Can A Star Mend Itself?

Evan Bradman loved to talk about heavens and high heavens and black holes and planets and all things galactical.

He especially liked to talk about it to Triskett Tutor as they walked home from school.  And talk he did, Triskett rarely got a word in edgewise.  Evan didn’t always have his facts straight but he did always sound like he knew what he was talking about.

“You know Trisk, all stars die.”

“Really Evan? That’s a shame.”

“Oh, yes, they all die; however, the process takes thousands of years and sometimes millions! Time diminishes a star’s energy causing its light to dim.  Luminosity, that’s the amount of light energy produced by the star, can be measured to determine how old a star is. From that information, scientists project approximately when that star will fall.  Stars that no longer have the energy to stay in orbit free-fall through the galaxy until they burn out completely; unless, of course, they collide with some galactic object and explode. Then they, and whatever they hit, explode together. BAM! It can be a real mess.  When they fall past earth, the trail of light we see behind the star is the last bit of star energy. Once the light is gone, the star is gone.”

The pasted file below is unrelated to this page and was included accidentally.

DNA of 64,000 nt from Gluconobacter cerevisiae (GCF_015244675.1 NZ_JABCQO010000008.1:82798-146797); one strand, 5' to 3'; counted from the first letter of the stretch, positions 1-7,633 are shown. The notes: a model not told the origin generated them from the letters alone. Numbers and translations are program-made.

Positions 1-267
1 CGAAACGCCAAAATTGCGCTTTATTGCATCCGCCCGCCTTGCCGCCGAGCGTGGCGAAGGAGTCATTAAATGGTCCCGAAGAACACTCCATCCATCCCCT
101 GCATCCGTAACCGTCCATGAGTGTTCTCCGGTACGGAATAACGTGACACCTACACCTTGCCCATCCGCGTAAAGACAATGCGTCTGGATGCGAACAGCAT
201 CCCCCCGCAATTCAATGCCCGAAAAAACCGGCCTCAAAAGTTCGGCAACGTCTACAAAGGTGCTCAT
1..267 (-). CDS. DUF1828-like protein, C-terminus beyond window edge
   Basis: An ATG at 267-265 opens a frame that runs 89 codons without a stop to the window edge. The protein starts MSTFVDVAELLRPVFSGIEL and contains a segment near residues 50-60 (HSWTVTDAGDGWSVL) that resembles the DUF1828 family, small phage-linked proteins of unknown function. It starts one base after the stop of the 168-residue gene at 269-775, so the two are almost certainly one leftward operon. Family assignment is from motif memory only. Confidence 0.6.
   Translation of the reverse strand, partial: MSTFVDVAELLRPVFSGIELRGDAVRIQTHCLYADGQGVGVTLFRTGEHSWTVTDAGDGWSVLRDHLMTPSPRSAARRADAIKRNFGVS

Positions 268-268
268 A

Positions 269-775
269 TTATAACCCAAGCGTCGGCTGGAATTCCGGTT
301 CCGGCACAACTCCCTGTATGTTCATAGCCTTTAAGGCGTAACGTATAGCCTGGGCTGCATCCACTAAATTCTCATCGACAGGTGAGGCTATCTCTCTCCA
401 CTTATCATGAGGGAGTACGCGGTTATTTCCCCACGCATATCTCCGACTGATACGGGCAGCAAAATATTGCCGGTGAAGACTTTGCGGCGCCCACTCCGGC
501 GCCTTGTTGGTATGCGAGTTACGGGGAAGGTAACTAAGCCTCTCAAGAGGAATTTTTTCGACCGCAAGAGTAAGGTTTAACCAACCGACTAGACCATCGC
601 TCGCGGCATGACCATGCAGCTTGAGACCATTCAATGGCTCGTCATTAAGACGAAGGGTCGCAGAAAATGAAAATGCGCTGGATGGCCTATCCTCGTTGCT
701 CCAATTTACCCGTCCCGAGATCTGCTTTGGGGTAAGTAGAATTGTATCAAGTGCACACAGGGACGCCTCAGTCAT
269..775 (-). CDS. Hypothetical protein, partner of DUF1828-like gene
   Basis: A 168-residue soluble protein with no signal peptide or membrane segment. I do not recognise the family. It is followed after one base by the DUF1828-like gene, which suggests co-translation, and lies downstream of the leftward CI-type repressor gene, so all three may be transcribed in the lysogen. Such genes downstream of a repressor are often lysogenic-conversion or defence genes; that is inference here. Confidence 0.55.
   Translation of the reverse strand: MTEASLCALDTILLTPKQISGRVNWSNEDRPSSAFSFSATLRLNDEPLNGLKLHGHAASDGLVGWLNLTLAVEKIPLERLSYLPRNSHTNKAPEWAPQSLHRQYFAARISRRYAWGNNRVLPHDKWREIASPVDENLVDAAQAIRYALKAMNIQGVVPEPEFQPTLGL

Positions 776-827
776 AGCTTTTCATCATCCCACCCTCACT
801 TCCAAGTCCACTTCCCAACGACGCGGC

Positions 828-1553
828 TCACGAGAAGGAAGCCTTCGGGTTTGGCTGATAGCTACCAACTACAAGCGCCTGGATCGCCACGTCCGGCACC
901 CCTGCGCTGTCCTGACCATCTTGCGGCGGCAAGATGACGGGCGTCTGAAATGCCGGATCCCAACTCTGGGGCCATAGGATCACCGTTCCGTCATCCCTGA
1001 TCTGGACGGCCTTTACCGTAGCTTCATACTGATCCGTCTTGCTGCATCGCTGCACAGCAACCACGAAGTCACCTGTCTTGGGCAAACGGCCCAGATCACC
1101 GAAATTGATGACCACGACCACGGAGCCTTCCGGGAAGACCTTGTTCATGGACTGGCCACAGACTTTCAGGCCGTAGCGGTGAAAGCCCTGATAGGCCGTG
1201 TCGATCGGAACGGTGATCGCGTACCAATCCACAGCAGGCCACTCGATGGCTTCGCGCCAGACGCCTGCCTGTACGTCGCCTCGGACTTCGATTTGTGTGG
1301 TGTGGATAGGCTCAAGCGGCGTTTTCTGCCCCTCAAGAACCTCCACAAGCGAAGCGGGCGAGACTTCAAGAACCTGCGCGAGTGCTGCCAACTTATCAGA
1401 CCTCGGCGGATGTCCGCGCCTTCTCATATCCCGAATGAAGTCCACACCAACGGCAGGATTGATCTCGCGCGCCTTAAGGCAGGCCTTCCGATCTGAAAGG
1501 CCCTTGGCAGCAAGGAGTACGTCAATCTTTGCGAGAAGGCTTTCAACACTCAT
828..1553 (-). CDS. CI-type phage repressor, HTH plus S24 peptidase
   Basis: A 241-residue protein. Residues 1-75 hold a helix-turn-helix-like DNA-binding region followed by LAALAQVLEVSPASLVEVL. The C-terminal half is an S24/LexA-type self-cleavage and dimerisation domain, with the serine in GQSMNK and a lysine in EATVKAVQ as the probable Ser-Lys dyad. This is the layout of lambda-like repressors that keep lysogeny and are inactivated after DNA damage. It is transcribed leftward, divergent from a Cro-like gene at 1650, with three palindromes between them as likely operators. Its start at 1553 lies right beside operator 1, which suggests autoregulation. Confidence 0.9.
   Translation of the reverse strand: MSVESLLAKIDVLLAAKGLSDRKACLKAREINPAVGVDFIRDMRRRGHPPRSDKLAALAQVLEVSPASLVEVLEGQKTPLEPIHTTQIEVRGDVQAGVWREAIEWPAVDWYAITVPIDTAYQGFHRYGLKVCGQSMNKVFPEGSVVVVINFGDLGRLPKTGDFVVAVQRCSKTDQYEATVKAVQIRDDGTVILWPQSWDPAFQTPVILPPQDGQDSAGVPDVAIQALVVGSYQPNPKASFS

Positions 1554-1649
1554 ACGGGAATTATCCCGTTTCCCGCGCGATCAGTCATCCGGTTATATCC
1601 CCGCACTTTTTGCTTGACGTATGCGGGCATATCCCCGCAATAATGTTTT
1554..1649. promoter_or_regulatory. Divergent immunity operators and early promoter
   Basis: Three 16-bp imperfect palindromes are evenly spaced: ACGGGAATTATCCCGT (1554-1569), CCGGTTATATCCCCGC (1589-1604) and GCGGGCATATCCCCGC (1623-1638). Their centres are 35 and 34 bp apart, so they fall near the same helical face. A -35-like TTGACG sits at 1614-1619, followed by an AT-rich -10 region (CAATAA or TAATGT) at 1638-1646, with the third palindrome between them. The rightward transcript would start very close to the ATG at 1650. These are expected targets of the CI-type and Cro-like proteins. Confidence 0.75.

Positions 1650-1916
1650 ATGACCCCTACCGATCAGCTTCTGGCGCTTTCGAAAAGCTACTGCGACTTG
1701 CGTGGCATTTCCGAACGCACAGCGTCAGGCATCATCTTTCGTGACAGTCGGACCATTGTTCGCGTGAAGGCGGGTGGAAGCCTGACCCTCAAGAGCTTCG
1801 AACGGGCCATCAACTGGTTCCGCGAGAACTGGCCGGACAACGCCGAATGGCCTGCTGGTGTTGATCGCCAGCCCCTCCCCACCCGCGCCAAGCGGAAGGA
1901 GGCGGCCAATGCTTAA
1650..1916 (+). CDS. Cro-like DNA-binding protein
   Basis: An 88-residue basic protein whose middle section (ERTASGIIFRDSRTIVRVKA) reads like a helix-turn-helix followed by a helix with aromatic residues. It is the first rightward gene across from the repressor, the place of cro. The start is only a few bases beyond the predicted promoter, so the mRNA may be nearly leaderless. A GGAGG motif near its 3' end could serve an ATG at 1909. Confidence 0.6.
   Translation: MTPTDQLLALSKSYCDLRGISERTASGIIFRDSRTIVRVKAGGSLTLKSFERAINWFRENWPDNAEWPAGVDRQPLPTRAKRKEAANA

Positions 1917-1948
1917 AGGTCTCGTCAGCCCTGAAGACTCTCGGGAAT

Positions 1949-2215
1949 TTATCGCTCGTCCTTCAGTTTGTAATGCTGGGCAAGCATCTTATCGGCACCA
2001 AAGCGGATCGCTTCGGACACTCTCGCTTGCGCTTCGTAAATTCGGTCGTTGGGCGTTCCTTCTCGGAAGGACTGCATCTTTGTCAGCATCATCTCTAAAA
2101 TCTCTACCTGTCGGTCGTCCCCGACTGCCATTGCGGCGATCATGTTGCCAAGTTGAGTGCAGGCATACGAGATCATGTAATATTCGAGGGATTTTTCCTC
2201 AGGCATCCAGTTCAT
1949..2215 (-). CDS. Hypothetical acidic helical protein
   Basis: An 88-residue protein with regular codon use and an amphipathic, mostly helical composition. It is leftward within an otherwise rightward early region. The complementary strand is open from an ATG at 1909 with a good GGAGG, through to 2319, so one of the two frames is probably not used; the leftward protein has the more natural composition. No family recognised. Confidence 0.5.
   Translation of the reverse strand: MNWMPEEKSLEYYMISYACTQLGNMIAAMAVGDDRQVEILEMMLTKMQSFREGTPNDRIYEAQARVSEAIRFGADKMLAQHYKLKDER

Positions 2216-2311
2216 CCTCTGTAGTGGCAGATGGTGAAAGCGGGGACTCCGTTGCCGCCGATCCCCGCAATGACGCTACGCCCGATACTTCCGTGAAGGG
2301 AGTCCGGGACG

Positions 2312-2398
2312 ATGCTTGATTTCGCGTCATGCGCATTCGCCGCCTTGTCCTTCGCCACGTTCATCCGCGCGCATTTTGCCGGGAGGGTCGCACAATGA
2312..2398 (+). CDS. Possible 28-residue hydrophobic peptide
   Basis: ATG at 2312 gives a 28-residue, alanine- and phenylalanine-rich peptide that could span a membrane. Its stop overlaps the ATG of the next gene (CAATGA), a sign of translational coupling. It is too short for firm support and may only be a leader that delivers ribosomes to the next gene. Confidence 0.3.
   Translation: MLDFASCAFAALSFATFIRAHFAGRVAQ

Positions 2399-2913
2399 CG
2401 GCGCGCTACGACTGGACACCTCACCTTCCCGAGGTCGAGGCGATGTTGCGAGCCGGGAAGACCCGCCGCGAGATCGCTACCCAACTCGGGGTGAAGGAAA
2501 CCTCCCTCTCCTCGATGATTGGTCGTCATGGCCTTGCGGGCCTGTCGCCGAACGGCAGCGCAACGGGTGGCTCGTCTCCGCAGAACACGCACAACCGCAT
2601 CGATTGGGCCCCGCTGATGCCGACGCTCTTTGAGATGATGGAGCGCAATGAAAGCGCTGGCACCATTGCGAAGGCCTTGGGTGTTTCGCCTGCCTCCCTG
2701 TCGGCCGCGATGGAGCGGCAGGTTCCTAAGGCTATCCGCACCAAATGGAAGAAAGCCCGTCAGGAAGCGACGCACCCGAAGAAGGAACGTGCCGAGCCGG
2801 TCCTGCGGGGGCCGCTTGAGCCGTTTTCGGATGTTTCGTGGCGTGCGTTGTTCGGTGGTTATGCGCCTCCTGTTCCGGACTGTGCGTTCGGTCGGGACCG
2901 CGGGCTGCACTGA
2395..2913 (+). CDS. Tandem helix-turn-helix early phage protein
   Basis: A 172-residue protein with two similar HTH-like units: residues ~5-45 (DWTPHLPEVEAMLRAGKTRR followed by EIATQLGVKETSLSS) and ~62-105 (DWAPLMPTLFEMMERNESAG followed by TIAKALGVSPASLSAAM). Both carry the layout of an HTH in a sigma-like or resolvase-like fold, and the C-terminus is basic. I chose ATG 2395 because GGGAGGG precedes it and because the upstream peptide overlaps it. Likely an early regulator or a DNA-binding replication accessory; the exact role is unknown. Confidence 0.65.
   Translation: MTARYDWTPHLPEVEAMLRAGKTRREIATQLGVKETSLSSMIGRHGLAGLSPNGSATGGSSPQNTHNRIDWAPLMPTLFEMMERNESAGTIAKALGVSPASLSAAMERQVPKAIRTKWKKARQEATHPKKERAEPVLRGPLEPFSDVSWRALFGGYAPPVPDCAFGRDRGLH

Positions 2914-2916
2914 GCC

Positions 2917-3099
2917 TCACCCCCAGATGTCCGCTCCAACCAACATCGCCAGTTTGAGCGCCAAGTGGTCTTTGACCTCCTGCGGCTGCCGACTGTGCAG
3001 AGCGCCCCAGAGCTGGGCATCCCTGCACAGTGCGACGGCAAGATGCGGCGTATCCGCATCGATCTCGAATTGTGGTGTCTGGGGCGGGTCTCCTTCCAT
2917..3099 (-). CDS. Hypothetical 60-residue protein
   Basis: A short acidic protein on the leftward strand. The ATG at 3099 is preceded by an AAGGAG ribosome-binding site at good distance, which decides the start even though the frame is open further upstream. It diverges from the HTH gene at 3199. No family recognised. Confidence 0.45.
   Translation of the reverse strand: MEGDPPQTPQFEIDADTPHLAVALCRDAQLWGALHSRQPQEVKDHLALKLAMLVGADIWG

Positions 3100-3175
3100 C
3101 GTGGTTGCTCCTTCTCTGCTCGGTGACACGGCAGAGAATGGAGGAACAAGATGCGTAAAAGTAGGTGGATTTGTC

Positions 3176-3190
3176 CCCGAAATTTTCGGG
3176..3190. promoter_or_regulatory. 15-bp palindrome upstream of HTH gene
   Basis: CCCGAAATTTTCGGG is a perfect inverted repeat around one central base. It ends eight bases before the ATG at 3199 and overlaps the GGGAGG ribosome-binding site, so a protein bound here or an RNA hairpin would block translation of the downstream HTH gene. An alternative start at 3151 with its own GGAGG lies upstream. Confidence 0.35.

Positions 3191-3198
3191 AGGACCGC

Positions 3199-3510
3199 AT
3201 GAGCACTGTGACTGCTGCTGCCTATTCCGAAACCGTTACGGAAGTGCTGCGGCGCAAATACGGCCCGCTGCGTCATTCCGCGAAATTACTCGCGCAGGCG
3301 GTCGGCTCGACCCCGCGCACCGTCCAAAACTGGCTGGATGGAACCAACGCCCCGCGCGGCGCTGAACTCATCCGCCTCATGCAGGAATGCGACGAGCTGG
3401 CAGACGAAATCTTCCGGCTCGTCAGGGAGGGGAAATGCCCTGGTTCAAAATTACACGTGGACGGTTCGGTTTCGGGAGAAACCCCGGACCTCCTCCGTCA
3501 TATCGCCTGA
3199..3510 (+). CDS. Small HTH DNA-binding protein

“That’s so sad, one less light to shine in the sky.”

“Oh, but there are millions upon millions of stars!” So many that….”

“Hey Evan, thanks for walking with me. I have to get going. See you tomorrow?”

“Sure thing Trisk.” Evan headed across the street and down a ways to his house.


“Hey Dad, can a star mend itself?” Tiskett asked later that evening.

“No, Sweetie, once a star loses light it will never be as bright again.”

“Does it always have to die?”

Her dad hadn’t heard her. He shook his head and began mumbling about light pollution and urban expanse.  “It’s a shame so little of the celestial beings are visible these days.  See the star hovering near the horizon that’s…” Mr. Tutor was off and talking.

Triskett spent the next hour star gazing with her dad. She’d have to ask him some other time about stars dying.


more celestial reads:
Galactic Junk and Catstranauts

The Wayward Sun



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